T.J. McConnell, late-game defense the differences as No. 3 Arizona beats No. 9 Gonzaga

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T.J. McConnell (AP Photo)

TUCSON — With 3.3 seconds remaining in overtime Gonzaga’s Byron Wesley stepped to the foul line with a chance to tie the game at 66. He had three free throws after being fouled by Arizona’s Elliott Pitts. A 76 percent shooter from the charity stripe up to that point, the graduate transfer from USC looked to be a solid bet for the visiting Bulldogs.

The first attempt … airball. The second bounced off the back of the rim. Wesley would miss the third on purpose, but Arizona corralled the rebound. Final score: Arizona 66, Gonzaga 63.

That final sequence will be the one that draws most of the attention, but it was Arizona’s stifling defense and the late-game play of senior point guard T.J. McConnell that proved to be the differences.

Gonzaga made just one field goal over the final 9:05 of the game, with that shot being a heavily-challenged Kevin Pangos three-pointer with 1:58 remaining in overtime. Arizona’s been one of the nation’s best defensive teams in each of the last two seasons, and that distinction has helped Sean Miller’s team rack up wins despite having issues on the other end of the floor.

A huge key to what Arizona was able to do defensively was the play of sophomore Rondae Hollis-Jefferson, who is one of the nation’s most versatile defenders.

Hollis-Jefferson spent time defending both Kyle Wiltjer and Domantas Sabonis for large stretches of the game, and Arizona’s decision to switch ball screens led to his defending the Gonzaga guards at times as well. But his best work was saved for crunch time, as Hollis-Jefferson was given the unenviable task of defending Kevin Pangos.

With the senior guard held under wraps, Gonzaga struggled mightily to find quality looks down the stretch.

“Rondae is one of the nation’s great defenders,” Miller noted. “When you think about it, he guarded Pangos and he’s 6-foot-7. The lion’s share of the biggest moments of the game, Rondae was on Kevin Pangos and he did a really good job of just making the game hard. So that if he makes a shot, and he made a big one, it’s a contested, tough shot.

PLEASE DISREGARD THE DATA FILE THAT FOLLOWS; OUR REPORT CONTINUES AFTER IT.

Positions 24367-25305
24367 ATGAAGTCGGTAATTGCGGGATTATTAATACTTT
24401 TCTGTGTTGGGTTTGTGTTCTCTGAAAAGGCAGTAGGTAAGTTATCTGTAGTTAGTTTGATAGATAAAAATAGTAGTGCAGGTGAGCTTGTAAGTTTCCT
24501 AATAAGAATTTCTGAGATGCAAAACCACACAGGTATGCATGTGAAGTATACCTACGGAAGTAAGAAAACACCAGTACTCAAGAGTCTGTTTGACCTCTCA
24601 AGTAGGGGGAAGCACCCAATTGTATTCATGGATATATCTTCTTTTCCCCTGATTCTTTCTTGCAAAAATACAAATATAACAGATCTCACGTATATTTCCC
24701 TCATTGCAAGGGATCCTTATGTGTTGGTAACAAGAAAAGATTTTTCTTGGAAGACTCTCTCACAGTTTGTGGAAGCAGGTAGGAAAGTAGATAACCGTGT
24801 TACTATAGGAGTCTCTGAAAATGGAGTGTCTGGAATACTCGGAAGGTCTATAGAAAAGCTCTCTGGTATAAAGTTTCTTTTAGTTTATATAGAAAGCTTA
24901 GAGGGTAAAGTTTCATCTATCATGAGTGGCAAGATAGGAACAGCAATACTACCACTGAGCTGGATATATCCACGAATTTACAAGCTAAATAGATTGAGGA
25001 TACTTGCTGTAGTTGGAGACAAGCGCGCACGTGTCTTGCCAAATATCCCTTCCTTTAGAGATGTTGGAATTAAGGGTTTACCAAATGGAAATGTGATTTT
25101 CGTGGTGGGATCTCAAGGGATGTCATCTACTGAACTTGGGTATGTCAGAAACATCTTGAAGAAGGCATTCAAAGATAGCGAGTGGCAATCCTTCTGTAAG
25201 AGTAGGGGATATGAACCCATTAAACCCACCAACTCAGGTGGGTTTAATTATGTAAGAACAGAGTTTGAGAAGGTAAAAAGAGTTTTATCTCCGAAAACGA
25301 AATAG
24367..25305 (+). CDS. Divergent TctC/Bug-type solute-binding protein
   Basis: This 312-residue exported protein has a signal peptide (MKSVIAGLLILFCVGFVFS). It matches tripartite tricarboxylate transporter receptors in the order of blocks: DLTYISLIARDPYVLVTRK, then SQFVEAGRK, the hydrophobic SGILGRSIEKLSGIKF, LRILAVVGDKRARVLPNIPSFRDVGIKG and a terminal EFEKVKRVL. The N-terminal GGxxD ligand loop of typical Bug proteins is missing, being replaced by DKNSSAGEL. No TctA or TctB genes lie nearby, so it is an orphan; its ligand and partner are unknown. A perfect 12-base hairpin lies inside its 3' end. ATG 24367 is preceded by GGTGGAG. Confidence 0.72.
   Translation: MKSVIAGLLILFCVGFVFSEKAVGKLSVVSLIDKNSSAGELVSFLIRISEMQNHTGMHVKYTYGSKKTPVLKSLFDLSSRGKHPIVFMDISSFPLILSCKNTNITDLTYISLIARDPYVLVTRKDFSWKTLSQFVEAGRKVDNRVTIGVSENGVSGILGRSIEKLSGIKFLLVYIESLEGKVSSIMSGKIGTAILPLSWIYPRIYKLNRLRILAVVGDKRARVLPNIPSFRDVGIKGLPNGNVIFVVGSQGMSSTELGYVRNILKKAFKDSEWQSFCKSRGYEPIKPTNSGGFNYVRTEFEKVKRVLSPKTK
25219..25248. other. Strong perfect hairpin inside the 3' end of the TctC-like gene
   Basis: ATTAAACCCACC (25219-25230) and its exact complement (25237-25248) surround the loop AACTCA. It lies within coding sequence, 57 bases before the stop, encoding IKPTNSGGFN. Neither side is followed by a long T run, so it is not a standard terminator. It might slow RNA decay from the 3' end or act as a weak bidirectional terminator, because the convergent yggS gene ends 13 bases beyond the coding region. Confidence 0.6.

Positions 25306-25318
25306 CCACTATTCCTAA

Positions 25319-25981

“But that’s one of the strengths of our team. We won today’s game because of great defense.”

Offensively, two players stood out for Arizona in a game that was a slugfest throughout thanks to the defensive ability of both teams. One was forward Brandon Ashley, whose ability to score either inside or out not only opens things up for himself but for his teammates as well. Ashley’s production forced Gonzaga’s hand defensively in the second half, with Wiltjer being taken off the floor for large stretches in favor of Sabonis.

And then there’s McConnell. While he may not be the smoothest offensive player, with a “jumper” that’s closer to a set shot, when the chips are down he’s the leader the Wildcats trust. McConnell scored all six of Arizona’s points in overtime, finishing with 12 points. On both ends of the floor McConnell made plays, and his tenacity is something that has paid dividends for Arizona in both games and practices.

“T.J. has the personality of a winner,” Miller said. “He has a resiliency, a toughness that isn’t fake. If you watch us practice he’s our hardest worker and he brings it every day. It’s one of the reasons why I think Parker [Jackson-Cartwright] is getting better, because he plays against a tireless worker every day.

“He sets the tone for a lot of good things that happen for our team.”